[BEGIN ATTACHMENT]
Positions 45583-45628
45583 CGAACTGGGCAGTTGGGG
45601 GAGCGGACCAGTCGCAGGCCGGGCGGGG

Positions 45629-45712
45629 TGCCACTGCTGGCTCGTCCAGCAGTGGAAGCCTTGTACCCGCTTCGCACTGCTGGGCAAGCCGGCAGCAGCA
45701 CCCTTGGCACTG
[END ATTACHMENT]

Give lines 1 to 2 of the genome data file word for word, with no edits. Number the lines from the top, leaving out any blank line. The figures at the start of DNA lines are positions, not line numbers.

Positions 45583-45628
45583 CGAACTGGGCAGTTGGGG